Journal of Affective Disorders 11/2015; 190. DOI:10.1016/j.jad.2015.10.043 · 3.38 Impact Factor
    • "Patients whose follow-up data were unavailable or who did not experience a relapse/recurrence before the end of the follow-up period were treated as censored observations. Regression analyses were performed with and without adjustment for depressive symptoms at baseline and number of depressive episodes in the past (log transformed), factors known to predict relapse/recurrence (Hardeveld et al., 2010). As there were no effects of research site on relapse/recurrence, we did not include site in our statistical models. "
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    ABSTRACT: Mindfulness-based cognitive therapy (MBCT) and maintenance antidepressant medication (mADM) both reduce the risk of relapse in recurrent depression, but their combination has not been studied. Our aim was to investigate whether the addition of MBCT to mADM is a more effective prevention strategy than mADM alone. This study is one of two multicenter randomised trials comparing the combination of MBCT and mADM to either intervention on its own. In the current trial, recurrently depressed patients in remission who had been using mADM for 6 months or longer (n=68), were randomly allocated to either MBCT+mADM (n=33) or mADM alone (n=35). Primary outcome was depressive relapse/recurrence within 15 months. Key secondary outcomes were time to relapse/recurrence and depression severity. Analyses were based on intention-to-treat. There were no significant differences between the groups on any of the outcome measures. The current study included patients who had recovered from depression with mADM and who preferred the certainty of continuing medication to the possibility of participating in MBCT. Lower expectations of mindfulness in the current trial, compared with the parallel trial, may have caused selection bias. In addition, recruitment was hampered by the increasing availability of MBCT in the Netherlands, and even about a quarter of participants included in the trial who were allocated to the control group chose to get MBCT elsewhere. For this selection of recurrently depressed patients in remission and using mADM for 6 months or longer, MBCT did not further reduce their risk for relapse/recurrence or their (residual) depressive symptoms. Copyright © 2015 Elsevier B.V. All rights reserved.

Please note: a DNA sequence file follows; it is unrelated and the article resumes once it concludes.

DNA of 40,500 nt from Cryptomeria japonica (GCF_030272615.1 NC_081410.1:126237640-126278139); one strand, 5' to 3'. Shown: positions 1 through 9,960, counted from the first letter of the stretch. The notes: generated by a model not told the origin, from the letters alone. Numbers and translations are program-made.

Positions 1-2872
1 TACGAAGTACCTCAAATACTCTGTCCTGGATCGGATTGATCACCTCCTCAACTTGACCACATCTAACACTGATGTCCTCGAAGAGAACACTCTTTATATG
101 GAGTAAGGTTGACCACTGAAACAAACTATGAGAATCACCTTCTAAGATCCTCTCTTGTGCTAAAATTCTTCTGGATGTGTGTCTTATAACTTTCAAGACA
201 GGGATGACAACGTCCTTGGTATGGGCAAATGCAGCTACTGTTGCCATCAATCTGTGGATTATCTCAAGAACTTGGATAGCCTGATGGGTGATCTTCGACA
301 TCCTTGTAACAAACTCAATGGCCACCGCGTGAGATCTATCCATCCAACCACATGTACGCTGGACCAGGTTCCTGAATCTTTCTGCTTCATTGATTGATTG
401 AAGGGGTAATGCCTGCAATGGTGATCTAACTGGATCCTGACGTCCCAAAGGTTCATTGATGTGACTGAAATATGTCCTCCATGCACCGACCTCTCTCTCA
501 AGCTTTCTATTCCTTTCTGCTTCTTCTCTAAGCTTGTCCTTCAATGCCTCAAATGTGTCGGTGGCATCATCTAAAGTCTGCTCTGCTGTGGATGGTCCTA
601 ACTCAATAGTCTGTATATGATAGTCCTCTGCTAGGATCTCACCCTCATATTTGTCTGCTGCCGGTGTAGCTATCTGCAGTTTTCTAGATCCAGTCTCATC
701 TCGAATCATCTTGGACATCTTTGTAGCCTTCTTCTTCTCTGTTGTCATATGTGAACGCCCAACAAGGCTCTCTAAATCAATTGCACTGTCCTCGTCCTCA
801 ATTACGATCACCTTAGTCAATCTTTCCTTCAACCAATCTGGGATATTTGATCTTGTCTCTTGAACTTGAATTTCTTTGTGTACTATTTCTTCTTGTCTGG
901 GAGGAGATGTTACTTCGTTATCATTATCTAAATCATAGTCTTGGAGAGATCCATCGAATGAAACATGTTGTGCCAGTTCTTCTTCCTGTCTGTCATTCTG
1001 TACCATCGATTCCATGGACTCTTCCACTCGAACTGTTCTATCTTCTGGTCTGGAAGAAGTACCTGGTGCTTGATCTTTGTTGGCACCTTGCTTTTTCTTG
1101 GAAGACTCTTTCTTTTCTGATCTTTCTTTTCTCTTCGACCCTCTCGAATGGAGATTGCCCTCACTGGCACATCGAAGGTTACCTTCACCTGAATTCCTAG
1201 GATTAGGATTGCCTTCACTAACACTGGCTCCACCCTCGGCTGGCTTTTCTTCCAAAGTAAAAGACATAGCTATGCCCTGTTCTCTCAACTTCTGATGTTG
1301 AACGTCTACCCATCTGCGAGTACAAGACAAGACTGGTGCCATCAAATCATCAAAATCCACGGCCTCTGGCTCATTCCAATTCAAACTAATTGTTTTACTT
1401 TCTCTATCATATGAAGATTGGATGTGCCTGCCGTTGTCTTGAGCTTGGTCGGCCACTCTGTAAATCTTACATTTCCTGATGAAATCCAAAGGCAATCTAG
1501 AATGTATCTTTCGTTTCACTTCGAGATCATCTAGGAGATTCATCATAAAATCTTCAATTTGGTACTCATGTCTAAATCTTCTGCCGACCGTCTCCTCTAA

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    • "In addition to RTW, sustained RTW or return to work in good health (MDD in remission) may be relevant outcomes both from a health and an economic perspective. This holds in particular for MDD, because of its long-term course with different levels of residual or subclinical symptoms, a high rate of recurrence (ten Doesschate et al., 2010; Hardeveld et al., 2010) and sickness absence Endo et al. (2012). However, studies focusing on these outcomes are scarce (Hees et al., 2013, 2012; Virtanen et al., 2011; Arends et al., 2014). "
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    Journal of Affective Disorders 07/2015; 185:180-187. DOI:10.1016/j.jad.2015.07.013 · 3.38 Impact Factor